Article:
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Montevideo, September 26th 2018 - 03:05 UTC

South Atlantic sanctuary for whales will have to wait for another meeting of IWC

Thursday, September 13th 2018 - 06:02 UTC
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The proposal introduced by Brazil in 2001, received support from 39 countries but was opposed by 25, denying it the three-quarters' majority it needed to pass The proposal introduced by Brazil in 2001, received support from 39 countries but was opposed by 25, denying it the three-quarters' majority it needed to pass
Pro-whaling nations, led by Japan, argued there was no need for the sanctuary because no countries were conducting commercial whale hunting in South Atlantic Pro-whaling nations, led by Japan, argued there was no need for the sanctuary because no countries were conducting commercial whale hunting in South Atlantic

An effort to create a safe haven for whales in the South Atlantic was defeated at the meeting of the International Whaling Commission (IWC) in Florianopolis, Brazil. The proposal, which was introduced by Brazil in 2001, received support from 39 countries but was opposed by 25, denying it the three-quarters' majority it needed to pass.

 Environmental organizations and conservationists had argued that the sanctuary would not only keep the mammoth mammals safe from hunting, but also protect them from getting entangled in fishing gear or being struck by ships.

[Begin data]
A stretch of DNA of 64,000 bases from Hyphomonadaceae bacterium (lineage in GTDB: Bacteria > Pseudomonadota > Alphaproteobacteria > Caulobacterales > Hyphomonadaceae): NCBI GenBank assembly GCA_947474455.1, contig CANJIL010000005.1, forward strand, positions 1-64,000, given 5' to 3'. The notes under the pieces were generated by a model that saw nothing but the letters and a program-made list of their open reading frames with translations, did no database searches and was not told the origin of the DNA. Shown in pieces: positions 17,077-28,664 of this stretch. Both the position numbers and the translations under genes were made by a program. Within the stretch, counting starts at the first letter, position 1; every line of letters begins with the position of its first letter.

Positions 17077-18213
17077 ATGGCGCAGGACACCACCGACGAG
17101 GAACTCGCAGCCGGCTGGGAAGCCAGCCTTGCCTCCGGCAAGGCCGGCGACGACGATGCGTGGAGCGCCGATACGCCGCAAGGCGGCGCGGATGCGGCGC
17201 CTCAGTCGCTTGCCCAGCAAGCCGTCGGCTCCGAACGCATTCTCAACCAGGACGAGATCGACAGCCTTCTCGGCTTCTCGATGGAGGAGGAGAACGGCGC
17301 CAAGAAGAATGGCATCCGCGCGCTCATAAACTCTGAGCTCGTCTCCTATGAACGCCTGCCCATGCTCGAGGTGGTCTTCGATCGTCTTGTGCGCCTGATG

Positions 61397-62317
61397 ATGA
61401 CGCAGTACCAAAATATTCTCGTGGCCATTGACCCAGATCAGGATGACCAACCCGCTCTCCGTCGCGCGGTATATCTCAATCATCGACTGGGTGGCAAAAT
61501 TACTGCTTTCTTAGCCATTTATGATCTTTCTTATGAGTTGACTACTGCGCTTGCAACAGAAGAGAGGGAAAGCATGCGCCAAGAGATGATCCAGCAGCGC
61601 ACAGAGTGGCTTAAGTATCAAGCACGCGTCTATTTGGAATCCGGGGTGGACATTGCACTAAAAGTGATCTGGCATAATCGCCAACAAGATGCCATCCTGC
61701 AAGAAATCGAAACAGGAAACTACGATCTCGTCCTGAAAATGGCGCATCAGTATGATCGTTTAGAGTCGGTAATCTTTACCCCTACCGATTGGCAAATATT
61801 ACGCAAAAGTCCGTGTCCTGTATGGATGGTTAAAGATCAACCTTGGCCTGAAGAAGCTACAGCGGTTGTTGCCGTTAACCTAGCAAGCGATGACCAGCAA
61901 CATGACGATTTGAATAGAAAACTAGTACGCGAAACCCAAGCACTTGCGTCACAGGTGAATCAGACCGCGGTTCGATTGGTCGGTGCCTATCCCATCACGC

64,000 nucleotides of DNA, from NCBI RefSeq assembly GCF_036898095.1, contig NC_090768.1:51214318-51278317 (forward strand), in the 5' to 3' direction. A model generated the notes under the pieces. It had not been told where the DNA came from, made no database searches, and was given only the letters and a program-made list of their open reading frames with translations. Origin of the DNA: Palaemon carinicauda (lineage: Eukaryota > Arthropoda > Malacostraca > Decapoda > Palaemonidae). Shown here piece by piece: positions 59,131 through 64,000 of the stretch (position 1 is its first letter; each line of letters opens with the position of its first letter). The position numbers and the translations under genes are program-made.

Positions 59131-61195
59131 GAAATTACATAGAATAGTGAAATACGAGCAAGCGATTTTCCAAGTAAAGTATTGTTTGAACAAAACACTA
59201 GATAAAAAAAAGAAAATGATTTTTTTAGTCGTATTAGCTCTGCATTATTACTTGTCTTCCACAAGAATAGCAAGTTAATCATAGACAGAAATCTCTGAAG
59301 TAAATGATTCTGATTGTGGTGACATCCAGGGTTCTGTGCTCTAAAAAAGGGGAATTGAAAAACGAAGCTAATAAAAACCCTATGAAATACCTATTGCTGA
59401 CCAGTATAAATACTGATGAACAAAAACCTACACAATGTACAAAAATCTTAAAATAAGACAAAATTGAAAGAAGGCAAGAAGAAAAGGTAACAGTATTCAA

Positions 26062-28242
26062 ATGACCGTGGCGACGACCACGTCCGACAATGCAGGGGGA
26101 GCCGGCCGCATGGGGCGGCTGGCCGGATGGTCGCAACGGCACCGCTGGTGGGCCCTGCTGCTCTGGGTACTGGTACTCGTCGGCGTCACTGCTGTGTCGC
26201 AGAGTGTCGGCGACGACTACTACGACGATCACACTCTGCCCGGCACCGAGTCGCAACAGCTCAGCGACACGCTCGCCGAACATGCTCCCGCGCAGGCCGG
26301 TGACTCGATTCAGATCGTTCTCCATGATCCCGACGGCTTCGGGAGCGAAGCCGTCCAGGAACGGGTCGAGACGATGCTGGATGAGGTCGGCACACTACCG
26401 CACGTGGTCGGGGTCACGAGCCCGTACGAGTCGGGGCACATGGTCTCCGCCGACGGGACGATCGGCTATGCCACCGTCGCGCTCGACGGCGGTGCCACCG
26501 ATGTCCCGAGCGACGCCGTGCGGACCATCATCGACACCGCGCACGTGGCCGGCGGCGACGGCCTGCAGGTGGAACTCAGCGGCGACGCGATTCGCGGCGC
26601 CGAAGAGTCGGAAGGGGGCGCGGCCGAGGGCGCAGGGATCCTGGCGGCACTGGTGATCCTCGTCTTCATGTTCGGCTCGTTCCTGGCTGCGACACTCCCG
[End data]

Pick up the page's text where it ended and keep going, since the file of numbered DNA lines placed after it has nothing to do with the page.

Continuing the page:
But pro-whaling nations, led by Japan, argued there was no need for the sanctuary because no countries were conducting commercial whale hunting in the South Atlantic.

Brazilian Environmental Minister Edson Duarte vowed to push to get the proposal passed at future meetings of the IWC. “We will work in other meetings of this commission this year to ensure that the sanctuary will finally be created,” Duarte said.

Pro-whaling nations, including Japan, Iceland and Norway, are pushing for resumption of sustainable hunting of whales and are unlikely to allow for the creation of a sanctuary unless their demand is met.

Japan, which has pushed for an amendment to the ban for years, accuses the IWC of siding with anti-whaling nations rather than trying to reach a compromise between conservationists and whalers.

The issue has fractured the IWC for decades and there appears to be no room for compromise on either side. The conference ends on September 14.

Categories: Environment, International.

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